There is an underlying theme of economics throughout this documentary. Animatronics is an expensive pursuit, and while the 80’s seemed like a gilded age of Reagan-promised optimism, that was not the reality. Arcades exploded in their presence in American culture as video games grew increasingly popular, but arcade cabinets are costly and their audience was relatively specific at the time. Video games were not as omnipresent or accepted as mainstream consumption as they are now. Arcades peaked as kids shifted their consumption from spaces of culture to the home. Personal consoles, handheld systems, and digitization made it possible for every home to be an arcade, therefore eliminating the need for an arcade in every town. Smaller towns may have been more likely to have a Showbiz Pizza, as it offered the excitement of an arcade with the practicality of a family restaurant. The kids (now adults) in this documentary worshiped these locations (and more importantly, the iconic band that lived in an otherwise generic pizza restaurant), and these spaces of culture and the band in it never left them.

While there is a focus on corporate economics, there is also a more subtle, but apparent focus on the economics of the people in the documentary. The fans are so earnest and enthusiastic, and the documentary does a good job of showing them as human beings instead of objects of ridicule. However, there is a reality of social class that may help to explain this rather specific fandom. Some of the people in the documentary have been in a life-long lower economic status, and have lived in a single particular place their entire lives. Therefore, their only way to engage culture, or to escape the overbearing economic pressures of their lives, was to go to these places of cultural consumption. It was their only break away from their lives, and their only means of cultural exploration, regardless of how limited this exploration is. It is not shocking that they developed a strong affinity towards it, as Showbiz very much represented the possibilities of the world outside of their means – the world of culture, music, entertainment, fame, and the technology of the future. I do not think it is too off to say that the obsession with the band may be rooted in this – the joy of going to this special place in contrast with the limitations and struggles of their daily lives must have been explosive. The life-long dedication to something that made someone so uniquely happy is not at all strange. Therefore, in a sense, this documentary is about finding absolute joy in culturally limiting environments and situations, and doing whatever you can in life to keep that joy in your life. It is also about finding out you are not alone, that you are not crazy, and that your love is not that weird after all.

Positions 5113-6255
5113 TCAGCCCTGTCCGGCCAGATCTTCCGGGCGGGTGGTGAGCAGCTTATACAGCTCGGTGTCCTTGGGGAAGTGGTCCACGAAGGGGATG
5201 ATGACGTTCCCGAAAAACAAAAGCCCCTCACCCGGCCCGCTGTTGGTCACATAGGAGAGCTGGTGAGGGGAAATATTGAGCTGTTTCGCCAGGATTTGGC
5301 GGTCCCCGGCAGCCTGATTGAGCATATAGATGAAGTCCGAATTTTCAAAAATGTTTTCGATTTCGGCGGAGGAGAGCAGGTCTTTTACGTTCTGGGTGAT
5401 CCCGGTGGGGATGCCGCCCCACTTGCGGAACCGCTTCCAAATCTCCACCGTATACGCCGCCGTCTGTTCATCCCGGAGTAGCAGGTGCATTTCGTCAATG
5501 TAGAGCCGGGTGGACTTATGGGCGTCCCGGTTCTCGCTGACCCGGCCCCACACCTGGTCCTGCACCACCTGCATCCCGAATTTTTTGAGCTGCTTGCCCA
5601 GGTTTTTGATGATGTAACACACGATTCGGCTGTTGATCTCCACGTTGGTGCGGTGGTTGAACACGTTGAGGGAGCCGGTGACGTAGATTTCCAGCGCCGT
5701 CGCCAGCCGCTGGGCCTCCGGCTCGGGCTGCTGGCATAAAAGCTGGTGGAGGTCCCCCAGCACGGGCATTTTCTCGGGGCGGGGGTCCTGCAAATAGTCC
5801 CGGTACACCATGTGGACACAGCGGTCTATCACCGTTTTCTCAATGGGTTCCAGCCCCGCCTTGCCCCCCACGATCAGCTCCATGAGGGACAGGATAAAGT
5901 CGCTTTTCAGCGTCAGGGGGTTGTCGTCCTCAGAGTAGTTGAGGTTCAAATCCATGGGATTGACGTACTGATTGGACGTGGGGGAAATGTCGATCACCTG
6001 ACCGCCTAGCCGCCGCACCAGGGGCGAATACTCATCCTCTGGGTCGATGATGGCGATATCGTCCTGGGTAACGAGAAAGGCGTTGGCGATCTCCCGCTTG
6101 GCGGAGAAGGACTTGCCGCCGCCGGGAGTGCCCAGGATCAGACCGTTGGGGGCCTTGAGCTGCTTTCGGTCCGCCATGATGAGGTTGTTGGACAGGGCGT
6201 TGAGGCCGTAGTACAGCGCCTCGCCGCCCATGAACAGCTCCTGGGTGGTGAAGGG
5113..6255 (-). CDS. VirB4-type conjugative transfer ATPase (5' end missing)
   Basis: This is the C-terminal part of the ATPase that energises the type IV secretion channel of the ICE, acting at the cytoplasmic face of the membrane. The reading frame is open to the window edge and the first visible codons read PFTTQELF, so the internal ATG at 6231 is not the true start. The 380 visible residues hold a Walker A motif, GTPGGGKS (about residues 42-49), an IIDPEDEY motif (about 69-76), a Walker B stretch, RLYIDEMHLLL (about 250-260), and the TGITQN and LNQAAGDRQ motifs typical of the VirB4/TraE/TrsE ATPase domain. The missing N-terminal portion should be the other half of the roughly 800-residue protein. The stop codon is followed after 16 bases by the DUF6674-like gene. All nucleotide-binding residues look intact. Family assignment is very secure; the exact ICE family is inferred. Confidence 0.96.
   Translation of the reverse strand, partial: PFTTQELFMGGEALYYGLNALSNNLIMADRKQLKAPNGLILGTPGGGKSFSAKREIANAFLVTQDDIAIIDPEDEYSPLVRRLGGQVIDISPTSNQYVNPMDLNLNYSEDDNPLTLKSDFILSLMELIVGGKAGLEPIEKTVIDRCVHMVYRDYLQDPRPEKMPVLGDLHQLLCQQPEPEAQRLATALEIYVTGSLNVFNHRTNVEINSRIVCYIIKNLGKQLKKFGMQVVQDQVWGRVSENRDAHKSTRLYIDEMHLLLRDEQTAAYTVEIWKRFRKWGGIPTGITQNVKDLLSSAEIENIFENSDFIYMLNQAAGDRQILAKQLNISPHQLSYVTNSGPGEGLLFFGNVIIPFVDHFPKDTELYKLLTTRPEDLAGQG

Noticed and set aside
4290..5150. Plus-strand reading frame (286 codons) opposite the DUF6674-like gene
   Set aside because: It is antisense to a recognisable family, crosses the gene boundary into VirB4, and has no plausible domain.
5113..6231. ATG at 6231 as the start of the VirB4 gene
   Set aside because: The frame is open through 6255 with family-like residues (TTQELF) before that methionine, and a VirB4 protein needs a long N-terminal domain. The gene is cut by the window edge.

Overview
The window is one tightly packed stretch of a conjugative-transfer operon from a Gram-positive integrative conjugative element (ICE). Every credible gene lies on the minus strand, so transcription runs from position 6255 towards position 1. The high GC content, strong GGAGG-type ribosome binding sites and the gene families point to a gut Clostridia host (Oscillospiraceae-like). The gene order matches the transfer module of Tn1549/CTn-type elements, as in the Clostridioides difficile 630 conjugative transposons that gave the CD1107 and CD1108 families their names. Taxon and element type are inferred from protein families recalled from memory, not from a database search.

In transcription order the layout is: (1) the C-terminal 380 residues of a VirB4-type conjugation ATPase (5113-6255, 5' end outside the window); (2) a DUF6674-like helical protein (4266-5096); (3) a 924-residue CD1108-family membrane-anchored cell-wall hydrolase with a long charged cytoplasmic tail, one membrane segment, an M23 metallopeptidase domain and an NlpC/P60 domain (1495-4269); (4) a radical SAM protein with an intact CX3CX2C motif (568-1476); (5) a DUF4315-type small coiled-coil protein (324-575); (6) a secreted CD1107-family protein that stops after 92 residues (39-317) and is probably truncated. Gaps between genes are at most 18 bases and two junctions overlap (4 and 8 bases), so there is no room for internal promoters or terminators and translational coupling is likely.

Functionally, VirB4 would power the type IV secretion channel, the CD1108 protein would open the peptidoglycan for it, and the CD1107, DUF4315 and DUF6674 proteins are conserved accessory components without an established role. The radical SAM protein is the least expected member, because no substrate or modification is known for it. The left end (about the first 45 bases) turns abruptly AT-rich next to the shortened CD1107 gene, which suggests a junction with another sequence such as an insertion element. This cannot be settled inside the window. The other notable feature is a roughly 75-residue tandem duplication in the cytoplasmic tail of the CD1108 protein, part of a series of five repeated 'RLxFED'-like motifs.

I am absolutely blown away by this documentary. While it seems overly limited, it does not fail to be engaging. It is relatively cheaply made, but deeply personal. It demonstrates how individuals hold on to one of the few things in life that made them happy while forced to participate in a system of corrupt economics that forces them to remain in your place at the bottom. The film’s focus on how people continue to participate with and share the things they love in life, to the point of personal dedication to a sort of shitty pizza chain’s fake puppet band, is actually really inspiring. I really like the suggestion of moving away from cultural spaces to personal consumer culture in the home visa vi the absurdity of 80s economics – where we thought we could just do whatever we wanted and people would make it profitable. However, the end of these pizza chains, along with the end of arcades symbolized how production forced people to consume privately – a shift of social participation to personal consumption, a shift we are seeing reversed through current internet as fans are re-uniting with what they love and creating communities around it.

I love that the filmmakers never show these people as being weird or obsessive – they are simply fans of something a little different. The main problem with the documentary is that it lacks a bit of outside context. A lot of historical and cultural background could have helped make this film much larger piece of cultural analysis, and would not have been difficult to fit in, as it is relatively short as it stands. It hints at various things, but would benefit from larger discussion. Though, it would not be difficult to elaborate on these things for a class with a lecture or discussion after viewing. While showing this in a class would be great for a discussion of fandom, the economic and cultural context of the 1980s would be helpful for demonstrating why this fandom is not as strange as how some people will interpret it. Regardless, it is an interesting film and well worth watching.

You can find it on Netflix Instant Stream or by going to http://www.rockafiremovie.com/